Your electric smoker looks like it has half of those delicious pork ribs you had for dinner plastered on the inside of them. Yes, it’s time to clean your electric smoker. In this article, we will be discussing how to clean an electric smoker from top to bottom.
How To Clean an Electric Smoker The Right Way
Cleaning a smoker is essential because you don’t want to let moisture, grease, and smoke residue build up in there along with old meat particles. It can get quite nasty pretty quickly if not well maintained. So, let’s go over how to clean your smoker from top to bottom and front to back. Remember — there is more than just the inside chamber that will need cleaning.
Cleaning the Smoking Chamber
The first thing that needs to be done in this not-so-fun process is to clean the main smoking chamber where the meat gets smoked. This is a 4-step process, not particularly hard, but you will need a bit of elbow grease, especially if you’ve just smoked a big load of greasy meat.
Empty the Chamber
The first step in this process is to remove everything from the chamber that can be removed. This means removing smoking hooks and racks, the drip tray, the water dish, the wood chip tray, and everything in between.
Removing Soot and Ash
Now you will want to get a trash bin or garbage bag and use a soft brush or cloth to remove as much of the ash, soot, and food residue as possible. You may want to make a 50/50 mix of warm water and apple cider vinegar to spray the interior. A bit of moisture will go a long way in removing ash.
Grease and food can get very caked on inside of a smoker, and this means that you will need a soft brush and that water/cider mixture we spoke of above. It’s time to saturate all-stuck on foods and grease with that mixture and let it soak for a minute. Then, using your brush, get to scrubbing. This will take a little bit of elbow grease, and you want to make sure to get into all corners and tight spaces.
Wipe it All Out
Once you have scrubbed the interior, use a cloth or towel to wipe everything out.
It’s a good idea to place newspaper or something similar under the opening of the smoker as you wipe out the residue, because you don’t want all of that ash, soot, grease, and old food to get all over the ground.
Finish this off by wiping the inside down one last time with the water and cider mix, just to remove anything that may be remaining.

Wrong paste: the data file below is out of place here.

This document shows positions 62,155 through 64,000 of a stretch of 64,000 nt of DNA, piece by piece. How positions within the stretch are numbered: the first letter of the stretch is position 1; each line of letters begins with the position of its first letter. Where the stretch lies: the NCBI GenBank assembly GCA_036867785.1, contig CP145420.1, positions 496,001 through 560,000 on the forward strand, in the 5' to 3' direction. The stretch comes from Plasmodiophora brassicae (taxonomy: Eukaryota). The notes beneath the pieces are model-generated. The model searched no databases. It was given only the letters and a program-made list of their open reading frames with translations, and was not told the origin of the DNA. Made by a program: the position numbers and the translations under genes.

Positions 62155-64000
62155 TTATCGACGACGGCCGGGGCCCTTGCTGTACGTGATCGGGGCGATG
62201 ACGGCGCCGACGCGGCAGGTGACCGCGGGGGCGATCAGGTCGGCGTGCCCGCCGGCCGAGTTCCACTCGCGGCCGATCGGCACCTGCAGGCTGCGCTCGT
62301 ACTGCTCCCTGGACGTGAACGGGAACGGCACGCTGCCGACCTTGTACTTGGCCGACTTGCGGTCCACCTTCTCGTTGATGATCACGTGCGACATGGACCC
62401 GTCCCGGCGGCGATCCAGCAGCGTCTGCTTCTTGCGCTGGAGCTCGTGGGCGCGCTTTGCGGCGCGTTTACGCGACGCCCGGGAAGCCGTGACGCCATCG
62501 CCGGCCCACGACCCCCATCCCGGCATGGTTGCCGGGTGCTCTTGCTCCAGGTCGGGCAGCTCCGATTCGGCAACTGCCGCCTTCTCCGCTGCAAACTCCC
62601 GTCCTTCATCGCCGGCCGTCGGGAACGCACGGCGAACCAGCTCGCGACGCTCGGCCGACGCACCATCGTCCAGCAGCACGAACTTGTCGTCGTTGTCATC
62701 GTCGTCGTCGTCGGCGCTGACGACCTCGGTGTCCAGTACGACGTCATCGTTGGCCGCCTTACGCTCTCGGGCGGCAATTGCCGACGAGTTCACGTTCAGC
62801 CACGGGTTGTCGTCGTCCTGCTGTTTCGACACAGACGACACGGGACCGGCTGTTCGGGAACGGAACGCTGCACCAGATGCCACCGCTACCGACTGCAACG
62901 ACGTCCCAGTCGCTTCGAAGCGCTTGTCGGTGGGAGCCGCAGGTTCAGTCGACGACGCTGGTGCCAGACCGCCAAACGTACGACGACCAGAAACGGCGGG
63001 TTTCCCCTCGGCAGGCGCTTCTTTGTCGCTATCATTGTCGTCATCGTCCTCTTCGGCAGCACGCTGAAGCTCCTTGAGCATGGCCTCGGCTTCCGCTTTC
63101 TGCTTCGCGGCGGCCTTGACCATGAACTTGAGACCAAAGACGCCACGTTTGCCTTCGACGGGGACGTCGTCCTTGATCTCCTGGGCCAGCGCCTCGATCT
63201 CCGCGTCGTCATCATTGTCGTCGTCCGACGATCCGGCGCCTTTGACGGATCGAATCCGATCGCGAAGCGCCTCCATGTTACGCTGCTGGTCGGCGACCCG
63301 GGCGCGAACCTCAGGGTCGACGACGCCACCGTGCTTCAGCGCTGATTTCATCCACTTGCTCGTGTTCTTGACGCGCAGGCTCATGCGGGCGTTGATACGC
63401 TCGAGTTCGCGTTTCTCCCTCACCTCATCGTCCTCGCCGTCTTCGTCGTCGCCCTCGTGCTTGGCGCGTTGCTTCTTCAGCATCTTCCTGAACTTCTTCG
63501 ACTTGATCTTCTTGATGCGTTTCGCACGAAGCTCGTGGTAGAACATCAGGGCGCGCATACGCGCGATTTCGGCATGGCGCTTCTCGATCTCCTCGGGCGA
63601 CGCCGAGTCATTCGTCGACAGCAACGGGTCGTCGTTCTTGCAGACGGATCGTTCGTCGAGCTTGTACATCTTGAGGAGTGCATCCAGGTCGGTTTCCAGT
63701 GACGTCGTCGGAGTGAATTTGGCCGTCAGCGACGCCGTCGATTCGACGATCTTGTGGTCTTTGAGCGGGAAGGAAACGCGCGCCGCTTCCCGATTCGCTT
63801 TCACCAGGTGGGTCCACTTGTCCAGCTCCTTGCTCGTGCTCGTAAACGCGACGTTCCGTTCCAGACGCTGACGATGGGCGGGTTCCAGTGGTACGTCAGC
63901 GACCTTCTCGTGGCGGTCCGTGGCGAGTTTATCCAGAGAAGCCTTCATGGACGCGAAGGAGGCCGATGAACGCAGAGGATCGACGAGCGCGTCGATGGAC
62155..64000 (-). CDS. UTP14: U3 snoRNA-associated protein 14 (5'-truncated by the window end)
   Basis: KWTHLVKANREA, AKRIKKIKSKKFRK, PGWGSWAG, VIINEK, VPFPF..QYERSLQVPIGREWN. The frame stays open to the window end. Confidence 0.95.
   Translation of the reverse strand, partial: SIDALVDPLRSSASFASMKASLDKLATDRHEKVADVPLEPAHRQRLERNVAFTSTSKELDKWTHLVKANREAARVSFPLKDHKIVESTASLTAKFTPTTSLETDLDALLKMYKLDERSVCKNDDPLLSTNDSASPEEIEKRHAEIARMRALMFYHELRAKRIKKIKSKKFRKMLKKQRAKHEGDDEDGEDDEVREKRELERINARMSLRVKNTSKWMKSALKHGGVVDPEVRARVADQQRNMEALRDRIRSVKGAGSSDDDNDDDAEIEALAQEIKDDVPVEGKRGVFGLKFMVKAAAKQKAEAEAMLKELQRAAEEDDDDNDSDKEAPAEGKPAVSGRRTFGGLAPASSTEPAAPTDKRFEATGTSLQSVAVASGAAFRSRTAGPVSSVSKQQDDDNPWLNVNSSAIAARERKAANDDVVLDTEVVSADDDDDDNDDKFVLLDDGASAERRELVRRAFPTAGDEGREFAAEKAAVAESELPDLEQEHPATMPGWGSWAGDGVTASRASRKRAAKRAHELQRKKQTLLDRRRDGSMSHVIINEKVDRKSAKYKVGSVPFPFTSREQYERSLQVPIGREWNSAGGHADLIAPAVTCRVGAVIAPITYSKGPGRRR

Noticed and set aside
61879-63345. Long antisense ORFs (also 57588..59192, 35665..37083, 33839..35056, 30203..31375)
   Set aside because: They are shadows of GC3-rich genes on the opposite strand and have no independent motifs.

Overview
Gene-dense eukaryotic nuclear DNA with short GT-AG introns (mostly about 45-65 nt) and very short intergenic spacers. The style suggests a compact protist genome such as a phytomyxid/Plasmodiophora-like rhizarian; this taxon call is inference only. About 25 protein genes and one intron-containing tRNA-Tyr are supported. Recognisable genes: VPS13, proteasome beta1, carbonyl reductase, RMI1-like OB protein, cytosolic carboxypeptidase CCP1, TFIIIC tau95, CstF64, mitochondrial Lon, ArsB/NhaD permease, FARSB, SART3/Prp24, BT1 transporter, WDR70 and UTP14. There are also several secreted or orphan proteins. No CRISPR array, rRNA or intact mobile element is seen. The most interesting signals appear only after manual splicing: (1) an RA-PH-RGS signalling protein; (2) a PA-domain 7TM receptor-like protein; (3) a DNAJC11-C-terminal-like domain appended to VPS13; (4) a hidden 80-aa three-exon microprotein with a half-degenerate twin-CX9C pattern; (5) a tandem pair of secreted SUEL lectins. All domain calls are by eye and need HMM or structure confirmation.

Cleaning the Racks and Hooks
Now that you have cleaned the interior of your electric smoker, the next thing you need to do is clean the smoking racks and hooks that have been used to hold the meat in the smoker. Due to the fact that these will have been in direct contact with the meat, they will probably require a lot of scrubbing to get clean.
Get a Grill Scrubber
The only real way to remove any burnt and stuck-on food residue is to get behind your racks and hooks with a heavy-duty scrubber. You know those hard scrubber brushes for barbeques? One of those will do just fine for this. Scrape off as much residue as possible.
Removing the Grease
While the scrub brush should have removed all of the stuck on food from the racks and hooks, there will still be grease and residue remaining. To remove this, you will want to get a good sponge, hot water, and some grease-cutting soap. From here on out, it’s pretty straightforward!
You will also need to clean the interior trays, particularly the drip pan. Some soap, hot water, and a good sponge should do fine for all trays.
Cleaning the Windows – Interior and Exterior
Now that the interior chamber and all the smoking racks are clean, it’s time to wipe down any windows that your smoker might have. Windows, especially the inside, get really dirty from grease splatter and moisture, so this does need to be done.
Just like for the interior of the smoker, for the windows, you will want to mix apple cider vinegar and hot water with a 50/50 ratio.
Get to Spraying
Next, take that water and vinegar solution and spray every last inch of every window, both inside and out. You can start with the outside, as this will be much easier. The outside should not have much of anything on it, so this is really just a formality.
Get to Scrubbing
The interior glass is going to be more difficult because it will be covered with all sorts of residue. After having let the vinegar mix sit for a few minutes, get a soft sponge that can be used on glass and start scrubbing. Because you cannot use a harsh scrubber on glass, removing really stuck on or burnt particles might take some time.
Wipe it Down
Once all stuck-on residue has been loosened. Take a cloth or paper towel and wipe it all away. You may need to spray the windows with the mixture again to remove remaining residue and to get a streak-free finish.
Cleaning the Exterior
The only other thing left to do here is to clean the exterior. Unless you’ve attempted to use the outside of the smoker for cooking, this should be no more difficult than wiping down the exterior with a moist and warm cloth.
Be sure to clean your smoker after every use, because it’s always easier to clean a little bit of residue after each use than it is to let the grease and grime build up to the point where you might need to wear a hazmat suit to keep yourself safe while scrubbing. Cleaning a smoker is not hard, but it does need to be done regularly.